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The arytenoid cartilage is a pair of structures made of connective tissue that makes up part of the larynx. The larynx helps transport air to the lungs and also assists with speech. The arytenoid cartilage is triangular in shape and very much resembles small pyramids. When in the embryo stage, this cartilage helps to form the temporary skeleton, much of which turns to bone as the embryo matures.
Sitting on top of the cricoid cartilage, the only complete piece of cartilage found in the larynx, the arytenoid cartilage moves around the cricoarytenoid joints. These joints help to open and close the vocal cords, assisting with speech as well as breathing. Arthritis is a common affliction affecting these joints, particularly among those suffering from rheumatoid arthritis.
Any movement of the arytenoid cartilage will have some sort of impact on the vocal cords. Depending on the direction of movement, the vocal cords will either become tight or loose, close together, or spread farther apart. These actions have a major effect on the ability to breathe, speak, or even sing.
When the embryo is developing into a viable human being, the arytenoid cartilage forms part of what is known as the temporary skeleton. The connective tissue forming this cartilage provides a starting point for the development of the bones, which will become the permanent skeleton. The arytenoid cartilage, therefore, is an important part of the developing embryo's growth mechanism.
Dislocation of the arytenoid cartilage is a relatively common problem and has a number of potential causes. For instance, when a patient has an airway obstruction requiring intubation, or the surgical placement of a tube into the windpipe, this somewhat fragile cartilage can become dislocated or otherwise damaged, potentially paralyzing the vocal cords. This particular injury is actually considered rare, with trauma being a more common cause of injury, although some studies list trauma as a secondary cause of dislocation.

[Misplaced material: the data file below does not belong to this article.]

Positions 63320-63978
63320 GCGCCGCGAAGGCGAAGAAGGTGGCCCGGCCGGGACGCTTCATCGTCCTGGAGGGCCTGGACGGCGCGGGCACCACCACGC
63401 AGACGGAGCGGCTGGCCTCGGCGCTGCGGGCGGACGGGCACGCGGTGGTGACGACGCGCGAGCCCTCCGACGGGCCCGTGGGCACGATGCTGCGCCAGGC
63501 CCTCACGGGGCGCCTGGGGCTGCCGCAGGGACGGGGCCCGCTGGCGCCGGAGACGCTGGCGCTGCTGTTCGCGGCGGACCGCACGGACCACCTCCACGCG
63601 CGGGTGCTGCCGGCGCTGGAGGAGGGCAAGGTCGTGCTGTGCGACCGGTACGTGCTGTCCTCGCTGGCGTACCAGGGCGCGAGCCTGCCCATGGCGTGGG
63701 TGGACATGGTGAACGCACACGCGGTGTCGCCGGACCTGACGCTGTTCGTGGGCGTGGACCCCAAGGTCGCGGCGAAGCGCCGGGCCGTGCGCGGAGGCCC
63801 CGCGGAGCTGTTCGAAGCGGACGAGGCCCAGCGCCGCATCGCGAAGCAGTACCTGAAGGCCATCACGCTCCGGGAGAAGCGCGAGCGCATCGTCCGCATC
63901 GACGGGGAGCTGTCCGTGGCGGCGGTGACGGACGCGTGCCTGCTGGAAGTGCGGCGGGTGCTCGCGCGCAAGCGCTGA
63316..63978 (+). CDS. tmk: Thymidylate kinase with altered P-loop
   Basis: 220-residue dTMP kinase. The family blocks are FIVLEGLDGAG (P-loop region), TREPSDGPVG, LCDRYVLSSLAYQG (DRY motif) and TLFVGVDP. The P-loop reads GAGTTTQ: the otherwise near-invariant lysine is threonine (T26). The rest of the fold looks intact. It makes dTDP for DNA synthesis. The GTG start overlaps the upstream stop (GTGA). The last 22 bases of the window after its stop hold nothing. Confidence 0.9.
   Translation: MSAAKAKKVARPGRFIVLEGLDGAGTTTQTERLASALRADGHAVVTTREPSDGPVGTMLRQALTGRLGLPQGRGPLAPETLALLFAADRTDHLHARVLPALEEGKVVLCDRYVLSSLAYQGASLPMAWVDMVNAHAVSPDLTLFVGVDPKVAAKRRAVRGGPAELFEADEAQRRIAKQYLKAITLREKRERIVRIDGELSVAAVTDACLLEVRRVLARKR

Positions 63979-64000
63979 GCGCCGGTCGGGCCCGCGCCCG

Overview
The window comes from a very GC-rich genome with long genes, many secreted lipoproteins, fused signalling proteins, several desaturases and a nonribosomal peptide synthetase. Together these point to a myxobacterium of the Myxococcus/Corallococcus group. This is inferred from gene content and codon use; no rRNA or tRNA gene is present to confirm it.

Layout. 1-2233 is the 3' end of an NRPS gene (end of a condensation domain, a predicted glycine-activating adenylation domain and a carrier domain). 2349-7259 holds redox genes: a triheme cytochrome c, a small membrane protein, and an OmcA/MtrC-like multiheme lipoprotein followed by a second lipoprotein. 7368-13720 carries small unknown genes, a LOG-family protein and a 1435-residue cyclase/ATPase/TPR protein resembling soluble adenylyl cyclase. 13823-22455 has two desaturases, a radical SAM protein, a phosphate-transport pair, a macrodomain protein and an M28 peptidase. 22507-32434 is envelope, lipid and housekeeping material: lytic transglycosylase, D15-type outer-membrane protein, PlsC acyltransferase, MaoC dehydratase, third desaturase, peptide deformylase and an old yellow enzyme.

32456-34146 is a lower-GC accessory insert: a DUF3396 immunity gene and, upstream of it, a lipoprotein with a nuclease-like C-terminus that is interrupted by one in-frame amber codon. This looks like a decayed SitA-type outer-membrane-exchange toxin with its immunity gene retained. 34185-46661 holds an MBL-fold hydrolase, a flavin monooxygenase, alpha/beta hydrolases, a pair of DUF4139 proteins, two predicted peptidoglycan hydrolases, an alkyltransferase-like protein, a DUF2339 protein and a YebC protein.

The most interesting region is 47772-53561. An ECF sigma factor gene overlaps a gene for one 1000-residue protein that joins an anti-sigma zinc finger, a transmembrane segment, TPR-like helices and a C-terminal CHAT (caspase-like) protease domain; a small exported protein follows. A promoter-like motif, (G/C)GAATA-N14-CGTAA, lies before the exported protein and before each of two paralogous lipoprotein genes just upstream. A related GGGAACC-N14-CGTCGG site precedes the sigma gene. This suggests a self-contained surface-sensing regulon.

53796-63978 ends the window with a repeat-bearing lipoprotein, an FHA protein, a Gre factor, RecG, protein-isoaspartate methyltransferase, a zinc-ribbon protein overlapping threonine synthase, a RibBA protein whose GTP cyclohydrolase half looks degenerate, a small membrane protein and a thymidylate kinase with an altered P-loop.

In the event of trauma such as a car accident or blunt force involving this part of the body, the arytenoid cartilage can become dislocated, or in extreme cases, may collapse completely. Surgical intervention is virtually always necessary in order to repair or rebuild the cartilage as well as any surrounding structures that may have also suffered damage from the injury. Vocal cord paralysis occurring as a result of this type of injury can frequently be repaired, although complete function may not ever return in some instances.
It is great to hear that they can try and repair and rebuild the arytenoid cartilage if it is damaged via trauma or dislocated. I have a throat polyp in particular a polyp on my vocal folds and while the surgery is extremely minor, I am just a little bit worried about my precious arytenoids accidentally being damaged.
I know, I know, it would be impossible for them to get damaged, so I am just letting my paranoia get the best of me, but I have never had surgery before.
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